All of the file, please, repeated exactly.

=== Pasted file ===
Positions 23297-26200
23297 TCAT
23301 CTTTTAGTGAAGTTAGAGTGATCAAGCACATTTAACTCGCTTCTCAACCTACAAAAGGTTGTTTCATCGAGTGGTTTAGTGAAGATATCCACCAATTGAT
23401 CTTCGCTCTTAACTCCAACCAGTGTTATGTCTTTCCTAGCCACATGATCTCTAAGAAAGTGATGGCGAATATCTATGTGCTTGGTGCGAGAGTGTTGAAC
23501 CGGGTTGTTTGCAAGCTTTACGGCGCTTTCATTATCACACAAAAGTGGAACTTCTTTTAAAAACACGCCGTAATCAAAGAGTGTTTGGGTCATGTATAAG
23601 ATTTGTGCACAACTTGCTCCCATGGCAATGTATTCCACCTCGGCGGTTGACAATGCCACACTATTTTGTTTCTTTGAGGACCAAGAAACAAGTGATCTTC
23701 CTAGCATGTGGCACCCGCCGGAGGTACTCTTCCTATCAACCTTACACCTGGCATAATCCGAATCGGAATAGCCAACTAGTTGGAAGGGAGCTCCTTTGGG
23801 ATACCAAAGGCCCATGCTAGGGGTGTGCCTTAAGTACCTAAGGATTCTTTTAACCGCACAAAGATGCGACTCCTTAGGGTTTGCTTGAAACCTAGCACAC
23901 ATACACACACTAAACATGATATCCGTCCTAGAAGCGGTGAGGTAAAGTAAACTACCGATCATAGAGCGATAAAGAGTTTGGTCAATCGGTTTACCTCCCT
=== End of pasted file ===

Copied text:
Positions 23297-26200
23297 TCAT
23301 CTTTTAGTGAAGTTAGAGTGATCAAGCACATTTAACTCGCTTCTCAACCTACAAAAGGTTGTTTCATCGAGTGGTTTAGTGAAGATATCCACCAATTGAT
23401 CTTCGCTCTTAACTCCAACCAGTGTTATGTCTTTCCTAGCCACATGATCTCTAAGAAAGTGATGGCGAATATCTATGTGCTTGGTGCGAGAGTGTTGAAC
23501 CGGGTTGTTTGCAAGCTTTACGGCGCTTTCATTATCACACAAAAGTGGAACTTCTTTTAAAAACACGCCGTAATCAAAGAGTGTTTGGGTCATGTATAAG
23601 ATTTGTGCACAACTTGCTCCCATGGCAATGTATTCCACCTCGGCGGTTGACAATGCCACACTATTTTGTTTCTTTGAGGACCAAGAAACAAGTGATCTTC
23701 CTAGCATGTGGCACCCGCCGGAGGTACTCTTCCTATCAACCTTACACCTGGCATAATCCGAATCGGAATAGCCAACTAGTTGGAAGGGAGCTCCTTTGGG
23801 ATACCAAAGGCCCATGCTAGGGGTGTGCCTTAAGTACCTAAGGATTCTTTTAACCGCACAAAGATGCGACTCCTTAGGGTTTGCTTGAAACCTAGCACAC
23901 ATACACACACTAAACATGATATCCGTCCTAGAAGCGGTGAGGTAAAGTAAACTACCGATCATAGAGCGATAAAGAGTTTGGTCAATCGGTTTACCTCCCT